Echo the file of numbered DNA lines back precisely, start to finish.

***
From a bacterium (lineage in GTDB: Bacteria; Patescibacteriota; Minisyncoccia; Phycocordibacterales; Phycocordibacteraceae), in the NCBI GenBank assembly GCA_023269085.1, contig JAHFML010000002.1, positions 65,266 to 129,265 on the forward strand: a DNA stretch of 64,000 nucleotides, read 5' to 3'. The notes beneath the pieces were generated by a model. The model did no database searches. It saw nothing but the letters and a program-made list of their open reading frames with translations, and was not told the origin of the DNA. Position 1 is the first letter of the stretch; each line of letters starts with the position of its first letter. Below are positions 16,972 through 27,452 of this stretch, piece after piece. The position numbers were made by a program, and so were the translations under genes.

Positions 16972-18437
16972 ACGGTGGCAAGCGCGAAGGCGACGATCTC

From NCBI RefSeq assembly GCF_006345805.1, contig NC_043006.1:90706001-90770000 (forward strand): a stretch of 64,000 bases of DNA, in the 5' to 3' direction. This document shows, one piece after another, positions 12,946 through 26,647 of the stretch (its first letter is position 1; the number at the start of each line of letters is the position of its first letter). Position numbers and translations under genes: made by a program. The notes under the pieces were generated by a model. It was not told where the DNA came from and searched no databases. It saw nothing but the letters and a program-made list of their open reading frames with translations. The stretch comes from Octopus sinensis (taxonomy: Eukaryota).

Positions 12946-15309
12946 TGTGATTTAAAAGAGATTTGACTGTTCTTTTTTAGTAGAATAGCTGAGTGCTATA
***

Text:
From a bacterium (lineage in GTDB: Bacteria; Patescibacteriota; Minisyncoccia; Phycocordibacterales; Phycocordibacteraceae), in the NCBI GenBank assembly GCA_023269085.1, contig JAHFML010000002.1, positions 65,266 to 129,265 on the forward strand: a DNA stretch of 64,000 nucleotides, read 5' to 3'. The notes beneath the pieces were generated by a model. The model did no database searches. It saw nothing but the letters and a program-made list of their open reading frames with translations, and was not told the origin of the DNA. Position 1 is the first letter of the stretch; each line of letters starts with the position of its first letter. Below are positions 16,972 through 27,452 of this stretch, piece after piece. The position numbers were made by a program, and so were the translations under genes.

Positions 16972-18437
16972 ACGGTGGCAAGCGCGAAGGCGACGATCTC

From NCBI RefSeq assembly GCF_006345805.1, contig NC_043006.1:90706001-90770000 (forward strand): a stretch of 64,000 bases of DNA, in the 5' to 3' direction. This document shows, one piece after another, positions 12,946 through 26,647 of the stretch (its first letter is position 1; the number at the start of each line of letters is the position of its first letter). Position numbers and translations under genes: made by a program. The notes under the pieces were generated by a model. It was not told where the DNA came from and searched no databases. It saw nothing but the letters and a program-made list of their open reading frames with translations. The stretch comes from Octopus sinensis (taxonomy: Eukaryota).

Positions 12946-15309
12946 TGTGATTTAAAAGAGATTTGACTGTTCTTTTTTAGTAGAATAGCTGAGTGCTATA